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Sat. December 15, 2018
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Politics and the Olympics? Uneasy bedfellows…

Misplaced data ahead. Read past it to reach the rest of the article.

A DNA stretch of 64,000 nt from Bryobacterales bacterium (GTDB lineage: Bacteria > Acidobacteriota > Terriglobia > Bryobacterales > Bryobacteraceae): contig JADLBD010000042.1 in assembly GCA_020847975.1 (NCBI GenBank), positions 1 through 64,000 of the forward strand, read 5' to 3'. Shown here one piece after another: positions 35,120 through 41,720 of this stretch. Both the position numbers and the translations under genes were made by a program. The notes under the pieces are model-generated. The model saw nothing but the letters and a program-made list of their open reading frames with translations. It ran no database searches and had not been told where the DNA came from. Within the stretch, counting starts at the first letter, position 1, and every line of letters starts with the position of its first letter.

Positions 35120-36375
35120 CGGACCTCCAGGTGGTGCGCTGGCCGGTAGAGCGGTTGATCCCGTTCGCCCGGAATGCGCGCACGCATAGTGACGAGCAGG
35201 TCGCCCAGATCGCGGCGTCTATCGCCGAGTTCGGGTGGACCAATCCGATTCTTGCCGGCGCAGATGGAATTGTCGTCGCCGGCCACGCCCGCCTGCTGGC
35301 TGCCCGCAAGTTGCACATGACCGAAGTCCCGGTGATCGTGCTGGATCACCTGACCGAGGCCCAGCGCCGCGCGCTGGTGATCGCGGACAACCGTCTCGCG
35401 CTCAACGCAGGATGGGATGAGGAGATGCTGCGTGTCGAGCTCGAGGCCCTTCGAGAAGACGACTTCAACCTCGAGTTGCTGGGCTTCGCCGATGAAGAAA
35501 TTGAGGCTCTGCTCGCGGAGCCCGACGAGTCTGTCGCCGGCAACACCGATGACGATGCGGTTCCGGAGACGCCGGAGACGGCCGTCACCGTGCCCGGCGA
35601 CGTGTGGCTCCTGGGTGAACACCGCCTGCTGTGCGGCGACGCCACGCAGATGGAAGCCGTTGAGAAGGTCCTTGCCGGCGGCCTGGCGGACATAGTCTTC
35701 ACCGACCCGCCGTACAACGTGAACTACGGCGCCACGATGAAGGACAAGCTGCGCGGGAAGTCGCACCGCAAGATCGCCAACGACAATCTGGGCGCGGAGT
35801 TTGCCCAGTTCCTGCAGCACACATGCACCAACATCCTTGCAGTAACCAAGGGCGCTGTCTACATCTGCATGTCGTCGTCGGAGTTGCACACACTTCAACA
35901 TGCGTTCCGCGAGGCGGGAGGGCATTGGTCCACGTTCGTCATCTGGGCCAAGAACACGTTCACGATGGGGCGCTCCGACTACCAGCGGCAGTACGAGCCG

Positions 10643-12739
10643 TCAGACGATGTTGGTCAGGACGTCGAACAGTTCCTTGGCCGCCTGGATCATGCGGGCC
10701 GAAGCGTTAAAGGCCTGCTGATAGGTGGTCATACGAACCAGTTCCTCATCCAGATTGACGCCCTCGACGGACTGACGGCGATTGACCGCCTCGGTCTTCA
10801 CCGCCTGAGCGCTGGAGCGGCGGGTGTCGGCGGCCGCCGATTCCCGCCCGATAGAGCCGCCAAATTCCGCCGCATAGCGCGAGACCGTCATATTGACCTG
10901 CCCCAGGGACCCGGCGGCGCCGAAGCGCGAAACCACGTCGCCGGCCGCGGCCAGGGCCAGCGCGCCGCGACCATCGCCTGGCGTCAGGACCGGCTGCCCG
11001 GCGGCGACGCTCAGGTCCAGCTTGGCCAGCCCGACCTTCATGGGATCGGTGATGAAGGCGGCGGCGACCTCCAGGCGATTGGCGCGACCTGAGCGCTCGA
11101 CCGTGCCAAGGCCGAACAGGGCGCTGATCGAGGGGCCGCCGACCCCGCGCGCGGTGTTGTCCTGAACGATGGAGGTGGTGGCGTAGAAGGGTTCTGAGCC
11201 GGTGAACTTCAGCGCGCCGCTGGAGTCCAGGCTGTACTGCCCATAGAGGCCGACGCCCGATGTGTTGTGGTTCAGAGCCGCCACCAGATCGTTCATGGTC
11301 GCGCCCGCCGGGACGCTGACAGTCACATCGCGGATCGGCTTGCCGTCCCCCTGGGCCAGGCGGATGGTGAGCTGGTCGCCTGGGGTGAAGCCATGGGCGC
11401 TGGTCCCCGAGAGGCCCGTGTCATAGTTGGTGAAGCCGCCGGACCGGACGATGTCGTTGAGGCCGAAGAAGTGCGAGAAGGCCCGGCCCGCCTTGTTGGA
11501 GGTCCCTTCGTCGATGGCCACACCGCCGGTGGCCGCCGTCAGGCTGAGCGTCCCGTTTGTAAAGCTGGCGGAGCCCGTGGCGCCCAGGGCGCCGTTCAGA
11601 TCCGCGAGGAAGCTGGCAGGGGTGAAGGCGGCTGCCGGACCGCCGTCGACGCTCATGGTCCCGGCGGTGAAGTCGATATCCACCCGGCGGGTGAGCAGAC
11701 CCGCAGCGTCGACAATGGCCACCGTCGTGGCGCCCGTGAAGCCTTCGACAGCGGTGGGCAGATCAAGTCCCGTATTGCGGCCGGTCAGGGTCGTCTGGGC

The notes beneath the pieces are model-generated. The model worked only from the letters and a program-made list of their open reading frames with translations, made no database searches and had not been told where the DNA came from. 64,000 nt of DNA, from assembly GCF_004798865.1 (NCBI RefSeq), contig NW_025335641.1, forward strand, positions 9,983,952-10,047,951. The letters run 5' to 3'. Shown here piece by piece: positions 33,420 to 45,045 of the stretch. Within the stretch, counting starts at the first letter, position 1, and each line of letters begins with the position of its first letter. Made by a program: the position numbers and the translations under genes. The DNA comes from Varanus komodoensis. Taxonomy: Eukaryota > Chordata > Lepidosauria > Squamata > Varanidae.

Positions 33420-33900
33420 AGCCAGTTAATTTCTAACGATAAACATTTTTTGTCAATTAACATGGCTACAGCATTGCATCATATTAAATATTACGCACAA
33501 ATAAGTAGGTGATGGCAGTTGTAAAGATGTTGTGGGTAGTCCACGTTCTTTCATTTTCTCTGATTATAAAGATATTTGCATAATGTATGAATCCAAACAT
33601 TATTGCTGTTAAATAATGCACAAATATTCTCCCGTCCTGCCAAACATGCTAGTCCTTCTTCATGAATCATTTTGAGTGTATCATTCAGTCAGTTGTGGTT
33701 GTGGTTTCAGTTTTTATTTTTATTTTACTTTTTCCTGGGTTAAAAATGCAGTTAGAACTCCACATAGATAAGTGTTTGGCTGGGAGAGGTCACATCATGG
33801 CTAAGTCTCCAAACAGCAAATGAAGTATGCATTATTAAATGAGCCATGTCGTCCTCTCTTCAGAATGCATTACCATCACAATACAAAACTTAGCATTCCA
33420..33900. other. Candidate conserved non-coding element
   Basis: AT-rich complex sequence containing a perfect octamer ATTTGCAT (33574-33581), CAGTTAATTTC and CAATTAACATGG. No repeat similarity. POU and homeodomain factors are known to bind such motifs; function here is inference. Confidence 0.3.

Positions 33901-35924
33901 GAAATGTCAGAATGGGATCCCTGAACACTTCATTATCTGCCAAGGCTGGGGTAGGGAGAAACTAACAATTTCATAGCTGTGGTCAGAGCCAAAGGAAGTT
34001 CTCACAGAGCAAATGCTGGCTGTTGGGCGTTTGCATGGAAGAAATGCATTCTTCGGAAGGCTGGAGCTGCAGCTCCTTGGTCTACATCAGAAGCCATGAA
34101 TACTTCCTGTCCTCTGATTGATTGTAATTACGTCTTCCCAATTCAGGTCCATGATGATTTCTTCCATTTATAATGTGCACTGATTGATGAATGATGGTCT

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With the countdown to the 2008 Olympic Games in Beijing, international political pressure has increased on China to assume accountability for its poor human rights record, domestically and abroad. While the media contemplates the appropriateness of sport and politics as bedfellows, a more pertinent question should be whether the symbolic actions taken in the former arena can lead to substantive changes in the latter. Ever since movie director Steven Spielberg withdrew as an artistic adviser to the Games in February this year, China has faced one disastrous blow after another to its image as host of the highly-anticipated 2008 Olympics. From scathing accusations of abetting the genocide in Darfur, to unrelenting denunciations against its violent policies towards Tibet, to damning criticisms over domestic repression and human rights abuses, this has surely not been the coming-out party that China had envisioned when it won the Olympic bid eight years ago. But while the Chinese authorities and sporting bodies such as the International Olympic Committee (IOC) plead with the international community to keep the Games free of politics, it is clear that they have, and will continue to be an irresistible forum for political statements and causes. The more important issue at hand is whether the protests, boycotts and other symbolic actions that we have seen in the past and in the lead-up to the Games in Beijing can affect any substantive changes in government policy. Judging from past records where politics have attempted to ride on the back of sports, it seems unlikely that these current efforts to pressure China into cleaning up its human rights record will lead to any real policy shifts in the near future. Politicizing the Olympic Games Despite the Olympic ideal, which envisions an event where the political policies and ideologies of nations are set aside during the course of competition, the history and reality of the Games shows a different story. Ever since the 1936 Olympics in Berlin, where Hitler used the occasion to exhibit Germany’s regained status and strength among European nations, the Games have found themselves at the center of numerous political encounters (1). Some of the notable instances include: the 1968 Olympics in Mexico City, where Americans Tommie Smith and John Carlos famously stood on the medal podium with their fists raised in the air as a salute to the Black Power civil rights movement in the US; in 1972, when the Munich Games were marred by a Palestinian terrorist attack, which left 11 Israeli athletes dead after a hostage-taking did not produce the release of Palestinian prisoners; in 1980, where over 60 nations led by the US boycotted the Olympics in Moscow, as a protest to the Soviet invasion of Afghanistan; and four years later, when the Soviets retaliated with their own boycott of the Games in Los Angeles. Even China, who is now lamenting the injustices of mixing politics and sport, has used the Olympics in the past for its own political ends. At the 1956 Olympics in Melbourne for instance, the Chinese delegation withdrew after the IOC recognized Taiwan as a separate nation (and would not return until 1980). Furthermore, Taiwan was forced to withdraw from the Montreal Olympics in 1976 after China pressured the Canadian Olympic Committee to deny the Taiwanese the right to compete (2). In short, as one of the most highly publicized and widely-covered events in the world, it is no surprise that the Olympics provide an ideal platform for bold foreign policy statements, and for loud clamoring on behalf of countless political causes. This trend is likely to continue, with no signs of abating in the future. The real question however, is whether these political actions are successful in effecting change. An Olympic Solution to Human Rights in China? With billions of dollars spent, and with the pride of nearly one-fifth of the world’s population staked in the 2008 Beijing Games, there is no doubt that China’s image as a major yet benign power is currently in jeopardy. But will the disruptions to the Olympic torch procession, the criticism by athletes and actors against Chinese ties with the Sudanese government, or the threats of national leaders boycotting the opening and closing ceremonies be enough to precipitate change in government policy? Embarrassment, maybe. Change is a tougher goal. In considering whether the possibility exists in pressuring Beijing to reverse its policies in Sudan or Tibet, and to relent in its internal human rights abuses, we should bear two things in mind: one, the track record of political change based on actions taken through the Olympics; and two, the nature of the adversary that is currently being challenged. While the images of Smith and Carlos will remain as one of the most memorable moments in the history of the civil rights struggle, it should be noted that it did not represent a turning point in that movement (3). Similarly, a ban placed on South Africa in 1964 because of its apartheid policies did nothing to bring a swift end to the segregationist system, which took another thirty years to fall. The war in Afghanistan continued undeterred for another eight years, despite the large boycott of the 1980 Games in Moscow. Looking at all of these examples, it seems plausible that changes in policies have not occurred in large part because of the sheer immensity of the issues being addressed. In dealing with such critical matters as civil rights, governance, and war, symbolic actions- regardless of how persistent- can only achieve so much in the Olympic forum. These actions can serve to draw attention and to shame, but they are unlikely to apply the relevant pressure needed for change. With a long list of grievances lodged against the Chinese government, from matters of internal governance to issues of territorial integrity, it seems that the international community has chosen yet another difficult path in which to make in-roads, especially by addressing them through the IOC. As UN sport advisor Willi Lemke notes, “these issues should be brought up with political bodies, human rights organizations and the UN” (4); it is not within the IOC’s qualifications nor its mandate to become immersed in these matters. Notwithstanding the poor track record of political change in the Olympic arena, or the unrealistic expectations of reversing significant political policies through actions taken during the Games, an additional measure of consideration in this case is the nature of the government itself. It has often been mistakenly assumed that China’s increased integration into the world economy would translate into greater political cooperation and moderation in the areas of foreign policy and internal governance, respectively. But as we look back since the late 1970s when Deng Xiaoping started China on a new path towards economic modernization, it is evident that the Chinese Communist Party (CCP) continues to rule- in many ways- with an iron fist. Even while it has toned down some of its aggressive rhetoric vis-à-vis its stance on issues such as Tibet and Taiwan, China still values control and territorial integrity as its highest priorities. As Nirav Patel argues, those who believe that the protests and boycotts taken against the 2008 Beijing Games to pressure China into dialogue over issues like Tibet “fail to take into account how much the Chinese Communist Party values control over China’s sovereignty and internal affairs” (5). He goes on to write that the Chinese people have been skeptical of the ability of outsiders to force the CCP to relent in domestic repression because “they understand that the government’s desire to remain omnipotent is mutually exclusive with respecting people’s rights” (6). This fact, which is all-too-clear to the people of China, seems to have gone overlooked by the outside world. Taking Aim at Change If protests and boycotts can only serve to embarrass the Chinese rather than bring about change, then it stands to reason that there may not be any good that comes out of the recent efforts to sabotage the Beijing Olympics. Regardless of the abuses that China’s government must claim responsibility for, few among them are new concerns: Tibetan autonomy has been an oft-neglected issue for almost sixty years, the genocide in Darfur involves far more villains than China itself, and the domestic human rights record remains a secondary issue for most foreign politicians, who continue to privilege trade relations with this economic giant. If the international community is serious about pressuring China, it will consider elevating these various concerns to the top of the agenda within the major global political bodies. It will choose real dialogue over symbolic actions, and it will continue to push for change once the spotlight of the Olympics has faded. To hope for monumental change within months of the world’s largest sporting event would not only be futile, but would rob all those involved in the Games- not least of whom, the Chinese people- of their long-awaited moment of splendor References (1) Mellbye, Anne. “Politics and the Olympics.” Guardian Unlimited 5 May 2008 (2) Ibid. (3) In fact, Smith and Carlos were expelled from the Games following their actions, and were heavily criticized by the US sporting community for years after their return. (4) von Gottberg, Victoria. “Politics Doesn't Belong at Olympics, Says UN Sport Advisor.” Deutsche Welle World. (26 April 2008) 5 May 2008 (5) Patel, Nirav. “China and Tibet: Olympic Boycotts Would Be Counterproductive.” World Politics Review Exclusive (28 April 2008) 5 May 2008 (6) Ibid.